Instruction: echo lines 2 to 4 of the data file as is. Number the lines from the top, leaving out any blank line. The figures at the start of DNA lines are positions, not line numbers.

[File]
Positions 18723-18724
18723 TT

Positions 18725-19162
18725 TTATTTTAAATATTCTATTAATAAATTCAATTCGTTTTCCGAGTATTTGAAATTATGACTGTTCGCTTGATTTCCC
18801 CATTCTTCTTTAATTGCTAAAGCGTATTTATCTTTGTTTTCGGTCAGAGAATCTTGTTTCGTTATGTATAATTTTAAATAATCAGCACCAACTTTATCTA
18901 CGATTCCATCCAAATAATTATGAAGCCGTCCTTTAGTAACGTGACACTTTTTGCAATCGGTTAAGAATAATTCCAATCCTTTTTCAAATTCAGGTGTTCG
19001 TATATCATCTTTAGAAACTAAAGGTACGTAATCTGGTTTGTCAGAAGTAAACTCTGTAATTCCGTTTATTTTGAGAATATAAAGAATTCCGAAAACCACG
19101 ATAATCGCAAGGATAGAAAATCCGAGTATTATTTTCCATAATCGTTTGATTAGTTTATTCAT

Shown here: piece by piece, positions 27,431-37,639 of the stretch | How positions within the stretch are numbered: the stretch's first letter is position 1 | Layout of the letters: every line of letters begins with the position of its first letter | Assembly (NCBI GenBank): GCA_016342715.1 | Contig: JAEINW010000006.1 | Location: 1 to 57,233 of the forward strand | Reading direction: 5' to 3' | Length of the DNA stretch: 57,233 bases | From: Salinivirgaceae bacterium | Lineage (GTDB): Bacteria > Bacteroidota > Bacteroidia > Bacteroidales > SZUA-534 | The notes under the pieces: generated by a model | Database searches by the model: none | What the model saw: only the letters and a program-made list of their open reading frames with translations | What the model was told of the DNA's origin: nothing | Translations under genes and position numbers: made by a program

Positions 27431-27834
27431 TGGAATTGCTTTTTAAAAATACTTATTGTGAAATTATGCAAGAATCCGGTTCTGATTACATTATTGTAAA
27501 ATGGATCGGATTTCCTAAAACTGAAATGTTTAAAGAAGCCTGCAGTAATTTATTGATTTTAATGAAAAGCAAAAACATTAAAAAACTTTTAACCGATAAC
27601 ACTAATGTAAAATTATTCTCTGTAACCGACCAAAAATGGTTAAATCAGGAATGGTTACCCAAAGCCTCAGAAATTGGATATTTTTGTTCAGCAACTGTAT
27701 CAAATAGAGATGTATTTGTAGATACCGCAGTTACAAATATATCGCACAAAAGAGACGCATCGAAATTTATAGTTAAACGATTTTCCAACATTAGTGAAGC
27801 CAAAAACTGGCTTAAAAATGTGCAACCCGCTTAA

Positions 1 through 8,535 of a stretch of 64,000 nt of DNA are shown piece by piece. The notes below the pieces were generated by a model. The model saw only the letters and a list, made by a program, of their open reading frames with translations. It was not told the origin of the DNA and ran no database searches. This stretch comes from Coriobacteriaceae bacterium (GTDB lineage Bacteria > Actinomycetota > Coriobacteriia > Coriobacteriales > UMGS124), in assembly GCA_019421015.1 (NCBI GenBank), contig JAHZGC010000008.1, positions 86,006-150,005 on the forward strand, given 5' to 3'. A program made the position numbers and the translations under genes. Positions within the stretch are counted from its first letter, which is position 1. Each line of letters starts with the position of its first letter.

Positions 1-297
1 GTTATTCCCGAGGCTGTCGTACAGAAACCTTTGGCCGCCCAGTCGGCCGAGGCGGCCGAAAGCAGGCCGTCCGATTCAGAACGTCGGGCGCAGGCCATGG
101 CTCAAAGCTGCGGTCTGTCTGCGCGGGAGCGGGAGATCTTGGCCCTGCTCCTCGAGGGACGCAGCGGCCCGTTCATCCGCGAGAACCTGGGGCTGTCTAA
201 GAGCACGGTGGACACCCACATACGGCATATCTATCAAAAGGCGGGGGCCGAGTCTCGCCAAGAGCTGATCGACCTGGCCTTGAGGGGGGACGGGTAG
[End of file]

18723 TT

Positions 18725-19162
18725 TTATTTTAAATATTCTATTAATAAATTCAATTCGTTTTCCGAGTATTTGAAATTATGACTGTTCGCTTGATTTCCC